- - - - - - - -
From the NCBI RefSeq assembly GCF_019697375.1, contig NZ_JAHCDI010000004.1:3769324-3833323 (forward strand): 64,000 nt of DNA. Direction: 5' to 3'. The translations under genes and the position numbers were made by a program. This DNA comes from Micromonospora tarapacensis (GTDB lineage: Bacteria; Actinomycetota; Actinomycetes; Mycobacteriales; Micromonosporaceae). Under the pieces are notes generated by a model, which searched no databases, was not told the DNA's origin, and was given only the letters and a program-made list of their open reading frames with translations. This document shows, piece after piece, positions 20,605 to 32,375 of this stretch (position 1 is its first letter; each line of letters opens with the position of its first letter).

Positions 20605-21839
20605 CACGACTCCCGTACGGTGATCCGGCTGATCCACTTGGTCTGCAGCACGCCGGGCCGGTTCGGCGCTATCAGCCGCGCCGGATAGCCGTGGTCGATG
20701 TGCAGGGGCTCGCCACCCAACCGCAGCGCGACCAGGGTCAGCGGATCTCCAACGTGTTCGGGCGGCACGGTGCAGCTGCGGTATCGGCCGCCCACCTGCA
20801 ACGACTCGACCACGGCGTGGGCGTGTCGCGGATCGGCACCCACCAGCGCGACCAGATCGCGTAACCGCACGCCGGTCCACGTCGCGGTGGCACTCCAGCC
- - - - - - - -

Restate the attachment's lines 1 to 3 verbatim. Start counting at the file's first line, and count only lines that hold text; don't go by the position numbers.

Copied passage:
From the NCBI RefSeq assembly GCF_019697375.1, contig NZ_JAHCDI010000004.1:3769324-3833323 (forward strand): 64,000 nt of DNA. Direction: 5' to 3'. The translations under genes and the position numbers were made by a program. This DNA comes from Micromonospora tarapacensis (GTDB lineage: Bacteria; Actinomycetota; Actinomycetes; Mycobacteriales; Micromonosporaceae). Under the pieces are notes generated by a model, which searched no databases, was not told the DNA's origin, and was given only the letters and a program-made list of their open reading frames with translations. This document shows, piece after piece, positions 20,605 to 32,375 of this stretch (position 1 is its first letter; each line of letters opens with the position of its first letter).

Positions 20605-21839
20605 CACGACTCCCGTACGGTGATCCGGCTGATCCACTTGGTCTGCAGCACGCCGGGCCGGTTCGGCGCTATCAGCCGCGCCGGATAGCCGTGGTCGATG